Republished from Educated Solutions: The Affordability Issue (Issue 8, November 2011)
By Katherine Marshall, Chief of Content & Analysis, Labour Statistics Division, Statistics Canada
Most post-secondary students depend on earnings from a job to cover some of the cost of their education. However, youth employment can be particularly affected by economic downturns. Tuition fees have risen at a faster rate than inflation since the early 1990s.1 Recently, more high school and post-secondary students have been working during the school year and spending more time at their jobs than in the past, likely in response to increased costs.2
Using the Labour Force Survey (LFS) to examine long-term school-year employment trends among youth enrolled full-time in community college, CEGEP or university, the pattern is quite clear. Over the past 35 years, the employment rate among full-time post-secondary students increased from approximately one in four to just under one in two, with the summer employment rate remaining stable.
As youth unemployment rises during economic downturns, these important sources of student income decline, which can lead to increased borrowing. Some studies estimate an increase of 1 per cent in student unemployment leads to a 6 per cent increase in the number of students with loans. Research has shown that declining student employment rates in 1982 and 1990 were followed by large increases in the number of Canada Student Loan Program clients.3 The importance of student earnings in financing education was also evident in the Post-Secondary Education Participation Survey, which found that over one-quarter of the average student’s costs was met by employment earnings. Students with jobs report using an average of $3,000 of employment income to help fund their studies.4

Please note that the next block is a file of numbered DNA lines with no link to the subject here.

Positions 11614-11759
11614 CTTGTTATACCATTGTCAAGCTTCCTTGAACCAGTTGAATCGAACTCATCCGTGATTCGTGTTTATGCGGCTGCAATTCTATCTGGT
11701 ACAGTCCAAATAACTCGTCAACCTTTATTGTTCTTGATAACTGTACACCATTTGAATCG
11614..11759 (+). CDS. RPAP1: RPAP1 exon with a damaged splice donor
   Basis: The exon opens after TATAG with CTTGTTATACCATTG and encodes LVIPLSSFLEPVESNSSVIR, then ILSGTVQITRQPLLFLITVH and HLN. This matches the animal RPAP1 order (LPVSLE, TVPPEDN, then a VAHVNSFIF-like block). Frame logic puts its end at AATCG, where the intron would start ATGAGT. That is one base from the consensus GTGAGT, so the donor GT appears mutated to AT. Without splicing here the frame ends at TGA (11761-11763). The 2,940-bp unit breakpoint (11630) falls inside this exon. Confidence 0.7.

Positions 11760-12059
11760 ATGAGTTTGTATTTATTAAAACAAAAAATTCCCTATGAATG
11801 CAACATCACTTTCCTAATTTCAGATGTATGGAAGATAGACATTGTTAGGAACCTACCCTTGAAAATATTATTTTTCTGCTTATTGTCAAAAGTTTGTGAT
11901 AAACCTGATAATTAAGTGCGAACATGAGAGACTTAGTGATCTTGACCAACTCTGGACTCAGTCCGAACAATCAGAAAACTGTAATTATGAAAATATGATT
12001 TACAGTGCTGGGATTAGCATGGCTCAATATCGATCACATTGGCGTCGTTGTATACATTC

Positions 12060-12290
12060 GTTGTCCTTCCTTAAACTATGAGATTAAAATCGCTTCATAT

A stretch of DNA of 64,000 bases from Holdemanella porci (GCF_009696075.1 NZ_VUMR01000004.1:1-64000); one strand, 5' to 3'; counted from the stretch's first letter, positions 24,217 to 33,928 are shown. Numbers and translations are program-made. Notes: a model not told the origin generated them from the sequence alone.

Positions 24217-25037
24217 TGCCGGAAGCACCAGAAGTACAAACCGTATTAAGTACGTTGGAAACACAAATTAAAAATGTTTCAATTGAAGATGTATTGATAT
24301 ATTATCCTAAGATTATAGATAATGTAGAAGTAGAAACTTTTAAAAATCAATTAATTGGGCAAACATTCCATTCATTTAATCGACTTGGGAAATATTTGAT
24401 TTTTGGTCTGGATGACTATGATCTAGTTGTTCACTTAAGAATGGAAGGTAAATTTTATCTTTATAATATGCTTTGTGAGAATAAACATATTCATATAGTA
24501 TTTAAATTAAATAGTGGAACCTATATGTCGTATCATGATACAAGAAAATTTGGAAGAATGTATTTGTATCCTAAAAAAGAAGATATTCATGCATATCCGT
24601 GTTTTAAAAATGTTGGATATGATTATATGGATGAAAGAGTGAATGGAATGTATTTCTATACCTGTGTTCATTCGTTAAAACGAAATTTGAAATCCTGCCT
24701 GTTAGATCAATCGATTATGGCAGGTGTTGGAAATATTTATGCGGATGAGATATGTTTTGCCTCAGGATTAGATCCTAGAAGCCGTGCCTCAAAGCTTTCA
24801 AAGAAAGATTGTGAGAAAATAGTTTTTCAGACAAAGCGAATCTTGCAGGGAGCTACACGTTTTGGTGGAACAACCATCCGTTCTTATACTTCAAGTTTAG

With lower levels of seniority, job permanency and job protection, young workers are often the first to be laid-off. The Canada-wide employment rate of full-time students during the academic year fell by over 3 percentage points between the fall 2008 term and the winter 2009 term. The summer of 2009 was the worst labour market for post-secondary students aged 20 to 24 since the recession years of 1982 and 1993. Between the summers of 2008 and 2009, the employment rate dropped from 70.3 per cent to 63.0 per cent, the unemployment rate increased from 9.0 per cent to 13.6 per cent, and the percentage with a full-time job dropped from 60.7 per cent to 56.6 per cent. Students in Ontario experienced the highest unemployment rate (17.1 per cent) and the second lowest employment rate (59.1 per cent) among all the provinces.
With average weekly employment hours dropping slightly, but not significantly, over the recent recession and hourly average Canada-wide wages increasing from $10.75 in 2007/2008 to $11.80 in 2009/2010, students working while in school held their ground in terms of earned income. For those students that kept their part-time jobs for the duration of the school year, average income from earnings for 2009/2010 would have been about $6,300. However, the 2.5 per cent increase in the unemployment rate suggests that, had the rate remained the same as before the downturn, an additional 30,000 students would have been employed while studying.